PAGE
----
Since Mubarak stepped down, the governor has kept an even lower profile.
“Since the revolution, the guy didn’t appear,” said Ghoneim of the bank’s current governor, Farouk El Okdah. He acknowledged the bank’s leader “needs to be visible, but not too visible,” but worried that his prolonged absence might not have a soothing effect on the markets.
“People, and investors, they need to be reassured,” he said.
The bank’s most noteworthy move in the last decade came in 2003, with its announcement to move the Egyptian pound from a fixed rate pegged to the dollar to a floating exchange rate that would more truthfully represent the pound's value against international currencies. A floating currency rate is usually a sign of a healthy and growing economy that is beginning to hold its own in international markets.
The floating policy, though, Ghoneim said, has not been truly floating. Instead, the bank has allowed small fluctuations in the value of the pound against the dollar, pursuing what economists call a “dirty management” policy with the Egyptian pound.
"I cannot recall that since the revolution a US dollar exchange rate has changed more than a few piasters,” he said.
This means that the pound is still valued and compared to the dollar, and Central Bank officials work to keep it within un-disclosed boundaries. This policy is practiced by many countries with small-to-medium sized economies that cannot compete with powerhouses like the United States and China.
The danger is that to keep the pound low, Egyptian banking officials have been pulling from the country’s foreign currency reserves, using them to purchase pounds, thus keeping the demand high. The reserves, some worry, could be depleted if this continues.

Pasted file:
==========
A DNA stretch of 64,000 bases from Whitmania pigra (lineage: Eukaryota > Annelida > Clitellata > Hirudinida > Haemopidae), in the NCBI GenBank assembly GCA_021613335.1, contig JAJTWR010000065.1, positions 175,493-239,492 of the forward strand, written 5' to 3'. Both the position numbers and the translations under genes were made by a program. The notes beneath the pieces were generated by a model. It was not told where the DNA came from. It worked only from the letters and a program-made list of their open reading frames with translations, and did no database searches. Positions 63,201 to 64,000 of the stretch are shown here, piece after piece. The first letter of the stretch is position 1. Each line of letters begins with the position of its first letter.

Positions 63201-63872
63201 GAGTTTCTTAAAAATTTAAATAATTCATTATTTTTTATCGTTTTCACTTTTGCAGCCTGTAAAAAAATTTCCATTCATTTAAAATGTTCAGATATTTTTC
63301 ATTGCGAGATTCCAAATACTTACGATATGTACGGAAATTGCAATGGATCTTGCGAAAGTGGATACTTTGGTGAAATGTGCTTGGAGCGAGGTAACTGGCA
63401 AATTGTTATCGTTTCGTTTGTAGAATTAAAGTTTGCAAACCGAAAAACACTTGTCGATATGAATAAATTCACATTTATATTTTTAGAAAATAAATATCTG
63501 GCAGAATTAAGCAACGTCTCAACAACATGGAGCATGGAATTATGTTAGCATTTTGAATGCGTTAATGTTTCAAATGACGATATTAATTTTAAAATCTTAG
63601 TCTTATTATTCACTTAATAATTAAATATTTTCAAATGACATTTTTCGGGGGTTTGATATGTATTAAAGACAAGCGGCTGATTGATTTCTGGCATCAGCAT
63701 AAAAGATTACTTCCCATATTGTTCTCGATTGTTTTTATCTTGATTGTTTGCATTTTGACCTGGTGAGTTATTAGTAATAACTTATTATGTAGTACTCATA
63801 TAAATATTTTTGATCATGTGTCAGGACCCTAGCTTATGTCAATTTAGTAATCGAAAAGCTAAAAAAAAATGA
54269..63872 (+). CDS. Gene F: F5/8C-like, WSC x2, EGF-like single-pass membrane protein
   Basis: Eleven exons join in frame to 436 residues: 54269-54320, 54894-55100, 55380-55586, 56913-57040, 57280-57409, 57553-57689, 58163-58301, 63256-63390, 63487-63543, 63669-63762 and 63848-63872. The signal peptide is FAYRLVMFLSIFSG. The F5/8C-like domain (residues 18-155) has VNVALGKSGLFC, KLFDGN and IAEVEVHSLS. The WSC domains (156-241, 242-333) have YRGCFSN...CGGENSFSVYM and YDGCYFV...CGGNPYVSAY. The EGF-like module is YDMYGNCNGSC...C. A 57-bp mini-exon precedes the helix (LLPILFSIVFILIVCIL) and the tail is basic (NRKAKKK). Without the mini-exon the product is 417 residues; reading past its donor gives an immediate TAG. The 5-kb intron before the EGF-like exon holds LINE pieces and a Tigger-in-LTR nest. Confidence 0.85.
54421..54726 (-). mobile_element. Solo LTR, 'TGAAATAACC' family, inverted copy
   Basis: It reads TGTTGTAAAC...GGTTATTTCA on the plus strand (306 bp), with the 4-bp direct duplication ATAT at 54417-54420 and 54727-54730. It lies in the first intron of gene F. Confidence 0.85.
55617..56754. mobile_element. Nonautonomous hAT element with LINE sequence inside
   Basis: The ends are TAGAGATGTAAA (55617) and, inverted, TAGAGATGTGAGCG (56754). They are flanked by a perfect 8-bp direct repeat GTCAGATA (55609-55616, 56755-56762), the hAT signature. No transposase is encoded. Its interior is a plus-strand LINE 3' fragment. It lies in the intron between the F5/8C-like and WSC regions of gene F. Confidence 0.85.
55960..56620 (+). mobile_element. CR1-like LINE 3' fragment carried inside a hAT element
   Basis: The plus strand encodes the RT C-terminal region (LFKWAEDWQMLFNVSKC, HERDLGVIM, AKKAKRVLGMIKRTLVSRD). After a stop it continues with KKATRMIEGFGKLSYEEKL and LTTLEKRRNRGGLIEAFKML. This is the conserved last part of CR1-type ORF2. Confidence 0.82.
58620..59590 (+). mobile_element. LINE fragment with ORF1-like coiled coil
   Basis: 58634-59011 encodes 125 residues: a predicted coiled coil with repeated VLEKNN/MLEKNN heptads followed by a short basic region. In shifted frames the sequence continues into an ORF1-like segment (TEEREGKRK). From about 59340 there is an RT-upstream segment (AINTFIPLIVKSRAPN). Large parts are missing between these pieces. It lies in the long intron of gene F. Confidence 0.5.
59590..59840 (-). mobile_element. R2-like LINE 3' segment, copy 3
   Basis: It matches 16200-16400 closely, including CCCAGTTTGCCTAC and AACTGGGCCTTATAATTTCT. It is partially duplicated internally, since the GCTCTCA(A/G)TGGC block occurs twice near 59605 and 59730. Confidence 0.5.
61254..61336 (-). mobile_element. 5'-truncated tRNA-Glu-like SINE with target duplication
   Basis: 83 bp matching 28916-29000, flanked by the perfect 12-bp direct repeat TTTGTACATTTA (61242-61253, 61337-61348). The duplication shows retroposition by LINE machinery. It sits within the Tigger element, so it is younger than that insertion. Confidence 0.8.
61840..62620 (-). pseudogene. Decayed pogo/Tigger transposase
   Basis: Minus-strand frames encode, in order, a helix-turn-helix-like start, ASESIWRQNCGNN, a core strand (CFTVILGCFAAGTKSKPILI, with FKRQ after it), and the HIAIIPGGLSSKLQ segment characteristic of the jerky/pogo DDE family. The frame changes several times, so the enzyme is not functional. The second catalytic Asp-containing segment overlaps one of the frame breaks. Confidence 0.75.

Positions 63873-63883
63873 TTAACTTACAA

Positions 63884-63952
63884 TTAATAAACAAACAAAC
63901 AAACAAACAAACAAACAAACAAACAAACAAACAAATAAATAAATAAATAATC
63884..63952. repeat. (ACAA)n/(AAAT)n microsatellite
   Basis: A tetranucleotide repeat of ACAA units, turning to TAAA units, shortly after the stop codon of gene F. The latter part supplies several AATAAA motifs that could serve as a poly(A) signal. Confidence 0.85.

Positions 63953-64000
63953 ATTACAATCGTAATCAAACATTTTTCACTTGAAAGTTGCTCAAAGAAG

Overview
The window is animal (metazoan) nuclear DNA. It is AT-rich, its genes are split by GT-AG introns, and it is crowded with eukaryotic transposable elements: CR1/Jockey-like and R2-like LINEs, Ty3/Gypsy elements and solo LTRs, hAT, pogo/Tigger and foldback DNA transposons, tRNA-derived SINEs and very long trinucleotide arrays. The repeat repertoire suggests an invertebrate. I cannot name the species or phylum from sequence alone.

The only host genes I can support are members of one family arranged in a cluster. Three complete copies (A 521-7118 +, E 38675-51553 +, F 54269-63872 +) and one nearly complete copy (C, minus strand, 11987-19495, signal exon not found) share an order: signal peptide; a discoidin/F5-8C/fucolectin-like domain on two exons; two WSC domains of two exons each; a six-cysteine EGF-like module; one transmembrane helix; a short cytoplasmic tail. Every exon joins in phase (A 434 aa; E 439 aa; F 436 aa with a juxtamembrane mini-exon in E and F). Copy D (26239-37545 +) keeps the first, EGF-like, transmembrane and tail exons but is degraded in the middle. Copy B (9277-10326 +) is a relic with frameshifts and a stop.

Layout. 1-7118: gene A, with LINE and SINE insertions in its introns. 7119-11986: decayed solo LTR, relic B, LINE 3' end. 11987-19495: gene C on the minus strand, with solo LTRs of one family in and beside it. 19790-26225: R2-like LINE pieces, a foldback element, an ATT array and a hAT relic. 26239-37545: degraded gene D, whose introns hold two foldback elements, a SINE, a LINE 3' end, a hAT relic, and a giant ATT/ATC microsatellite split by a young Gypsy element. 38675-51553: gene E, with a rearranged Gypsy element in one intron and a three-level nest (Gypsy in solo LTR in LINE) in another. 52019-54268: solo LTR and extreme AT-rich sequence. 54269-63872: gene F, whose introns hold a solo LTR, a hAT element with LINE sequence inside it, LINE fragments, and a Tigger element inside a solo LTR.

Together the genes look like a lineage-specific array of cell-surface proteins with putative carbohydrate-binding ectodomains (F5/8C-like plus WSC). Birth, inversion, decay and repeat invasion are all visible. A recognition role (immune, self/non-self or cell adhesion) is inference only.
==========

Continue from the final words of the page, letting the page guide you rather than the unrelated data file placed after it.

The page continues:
“The market is very prone,” said Ghoneim.
The bank’s May statements report the country’s foreign reserves have decreased by LE16.4 billion in the last year, roughly 6 percent, a drop that, while worth noting, does not seem perilous.
There are enough foreign reserves for the next six months, Antary said, which is enough according to international standards and not cause for worry. She’s hopeful that foreign investment will once again swell the reserves as the country grows more stable.
“I hope that security will prevail again, because this is the essential factor,” she said.
The bank has shepherded the country through difficult times before, such as the 1997 shooting at Luxor, coinciding with the South East Asia economic crisis. Then, bank managers reached into the money supply to prevent the pound from sinking too low.
This time, though Ghoneim’s not sure the bank can avoid devaluation. Reserves might not be deep enough in six month’s time, he said.
“They cannot resist market forces,” he said. “They will have to devalue.”
A recent visit to the bank shows its discreet importance. Military police and a large tank stand out front. No parking is allowed in front and picture taking is frowned upon. It is a modern marble building with Arab-inspired details with hundreds of offices and employees, whose jobs are to keep Egypt’s economy healthy amid the expansions and contractions that happen in a capitalist free-market system.
It has, at least, stayed out of the public eye for corruption or ties to the Mubarak regime, and the purging that has happened in other governmental agencies.
“There are no worries about the Central Bank being clean,” said Ghoneim.